Urbanites at heart, Steve and Amy Hall, co-founders of Driver’s Select, a Dallas-based automotive dealer, say they thrive in a fast-paced world; so three years ago, when they set eyes on their 12th-floor condo at the W Dallas Victory Residences, they were immediately smitten. With a new baby (Aidan, now 4) to consider, however, the obvious question was: Is it family friendly?
Mom Amy says yes and adds, “We were surprised to find there are many families living in the building—several on our floor.”
With round-the-clock concierge, close proximity to restaurants and family-friendly environs, what more motivation can a true urbanite need? So, working together with architect David Cadwallader and interior designer Alissa Sutton, the team set out to create an urban retreat that catered to their young family’s needs, which now includes a second son, Cameron, 8 months. The results (along with the skyscraper view) are breathtaking.
Respecting the most important factor of living in a high rise, the Halls knew they had to make the most out of every inch of available space. First, they revised the home’s floor plan, combining two units into one. The extra square footage made way for two bedrooms in addition to a master suite—one to be molded into a bedroom and another to house a playroom.
Hall then mapped out design ideas with inspiration gleaned from South Beach, a place she finds to be colorful and reenergizing. In the home’s spacious living room, rich, turquoise walls pose a refreshing juxtaposition with the room’s all-white accents and furniture. Surprisingly, her white furniture is forgiving of messes: “It’s so easy to clean because the pieces are made of durable leather,” reveals Hall. She also sheepishly notes that she wipes the couch off daily with Lysol wipes, even though the design-conscious mom knows that she probably shouldn’t.
As a nod to the glittering city lights (seen through the condo’s floor-to-ceiling, southwestern-facing windows), Hall utilizes shiny accents in the living room—stainless steel and glass (apparent in the room’s Quantum Freeform table from Cantoni and the towering, white glass-tile column).
The sofa—an L-shaped, leather sectional from Roche Bobois—is a tufted, low-profile couch with rounded curves (perfect for kids). It separates the living area from the dining area. Adding grownup glimmer to the setting, a modern crystal chandelier sparkles over the glass dining table (Cantoni’s “Precipitation” light fixture).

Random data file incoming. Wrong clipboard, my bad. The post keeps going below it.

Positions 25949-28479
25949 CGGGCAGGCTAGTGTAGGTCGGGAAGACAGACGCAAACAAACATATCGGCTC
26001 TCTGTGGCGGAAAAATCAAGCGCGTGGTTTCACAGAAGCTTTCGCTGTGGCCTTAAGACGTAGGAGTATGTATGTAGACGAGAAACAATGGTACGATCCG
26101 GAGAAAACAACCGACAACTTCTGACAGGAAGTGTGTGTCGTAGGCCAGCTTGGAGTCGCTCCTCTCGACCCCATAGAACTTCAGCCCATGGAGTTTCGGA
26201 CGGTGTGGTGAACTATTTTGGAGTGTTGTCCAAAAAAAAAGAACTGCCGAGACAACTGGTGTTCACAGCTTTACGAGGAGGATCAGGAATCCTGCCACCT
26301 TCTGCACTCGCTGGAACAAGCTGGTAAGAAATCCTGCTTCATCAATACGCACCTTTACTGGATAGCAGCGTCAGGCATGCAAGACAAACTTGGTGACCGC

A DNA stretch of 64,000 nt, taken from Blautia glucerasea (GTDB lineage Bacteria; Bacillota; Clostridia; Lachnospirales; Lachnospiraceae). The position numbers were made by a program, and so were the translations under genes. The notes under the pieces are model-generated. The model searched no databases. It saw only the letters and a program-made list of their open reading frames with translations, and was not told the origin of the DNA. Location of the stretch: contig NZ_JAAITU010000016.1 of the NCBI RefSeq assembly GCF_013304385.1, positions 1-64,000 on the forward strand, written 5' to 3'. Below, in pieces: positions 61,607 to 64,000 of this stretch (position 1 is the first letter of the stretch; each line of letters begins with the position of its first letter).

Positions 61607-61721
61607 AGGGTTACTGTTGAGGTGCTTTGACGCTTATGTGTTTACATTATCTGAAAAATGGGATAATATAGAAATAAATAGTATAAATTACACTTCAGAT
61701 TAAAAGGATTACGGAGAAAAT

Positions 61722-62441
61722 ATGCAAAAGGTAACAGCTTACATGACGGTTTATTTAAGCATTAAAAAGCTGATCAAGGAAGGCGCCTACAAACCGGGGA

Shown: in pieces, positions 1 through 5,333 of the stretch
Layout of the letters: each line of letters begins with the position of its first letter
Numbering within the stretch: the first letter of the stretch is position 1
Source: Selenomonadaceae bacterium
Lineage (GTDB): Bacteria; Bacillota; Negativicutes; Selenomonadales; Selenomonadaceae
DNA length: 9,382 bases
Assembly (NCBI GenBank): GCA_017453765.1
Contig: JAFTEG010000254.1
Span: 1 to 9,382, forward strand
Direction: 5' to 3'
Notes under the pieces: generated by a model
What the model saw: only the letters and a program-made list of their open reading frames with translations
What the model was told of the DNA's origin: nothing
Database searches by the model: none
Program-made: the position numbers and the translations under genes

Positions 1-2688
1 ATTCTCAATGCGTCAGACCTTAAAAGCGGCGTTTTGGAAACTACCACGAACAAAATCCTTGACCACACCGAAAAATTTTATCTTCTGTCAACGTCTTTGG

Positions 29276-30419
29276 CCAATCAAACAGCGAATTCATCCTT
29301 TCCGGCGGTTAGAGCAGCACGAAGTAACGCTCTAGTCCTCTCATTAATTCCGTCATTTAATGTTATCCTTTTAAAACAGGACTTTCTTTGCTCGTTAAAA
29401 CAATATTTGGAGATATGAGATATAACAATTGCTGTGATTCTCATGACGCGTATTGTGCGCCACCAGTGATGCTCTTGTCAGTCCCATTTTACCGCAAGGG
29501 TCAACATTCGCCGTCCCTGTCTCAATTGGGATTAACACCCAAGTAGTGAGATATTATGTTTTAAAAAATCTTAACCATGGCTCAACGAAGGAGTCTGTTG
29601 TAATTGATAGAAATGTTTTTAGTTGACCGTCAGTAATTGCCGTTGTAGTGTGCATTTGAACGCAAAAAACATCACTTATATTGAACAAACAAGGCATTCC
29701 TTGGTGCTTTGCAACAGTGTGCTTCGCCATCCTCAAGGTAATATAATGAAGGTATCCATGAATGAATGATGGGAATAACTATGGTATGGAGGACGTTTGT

It’s here, at the family’s table, Hall says she feels most at home. “We all sit together for dinner every night,” she adds. (After which, clean-up is a cinch thanks to the easy-to-wipe glass tabletop, leather-covered chairs and pewter-colored marble flooring).
Other kid-friendly surfaces make the kitchen space a great place for the brothers to help mom during frequent cooking experiments. And, located only an arm’s reach from the kitchen is the boys’ room and playroom. “The boys’ don’t share a room now [Cameron sleeps in a bassinet in the master suite], but the bunk beds are a great way to save on space once he’s old enough to sleep in a bed.”
The boys’ room is bedecked with firefighters’ equipment and thick white-and-red horizontal stripes race along the walls. Toys flow over into the neighboring playroom, which is joined to the boys’ room by a shared bathroom. Here, a kitchen set, comfortable lounge seating (a gigantic red LoveSac) and art supplies welcome little creative thinkers.
One minor con to living in a high rise, says Hall, would be the lack of a grassy lawn; however, Aidan has aptly decreed the family’s expansive terrace as his own backyard, spending hours riding his bicycle along the patio (or on ground level at nearby Katy Trail).
All in all, the family’s high expectations of high-rise living have met with resounding approvals from the entire family, says Hall, who adds that the building’s staff has even become an extended family to her kids. “Our boys are city boys,” she explains. “Here, we’re able to combine a lifestyle that we, as parents, love and a lifestyle that’s easy for our kids.” dc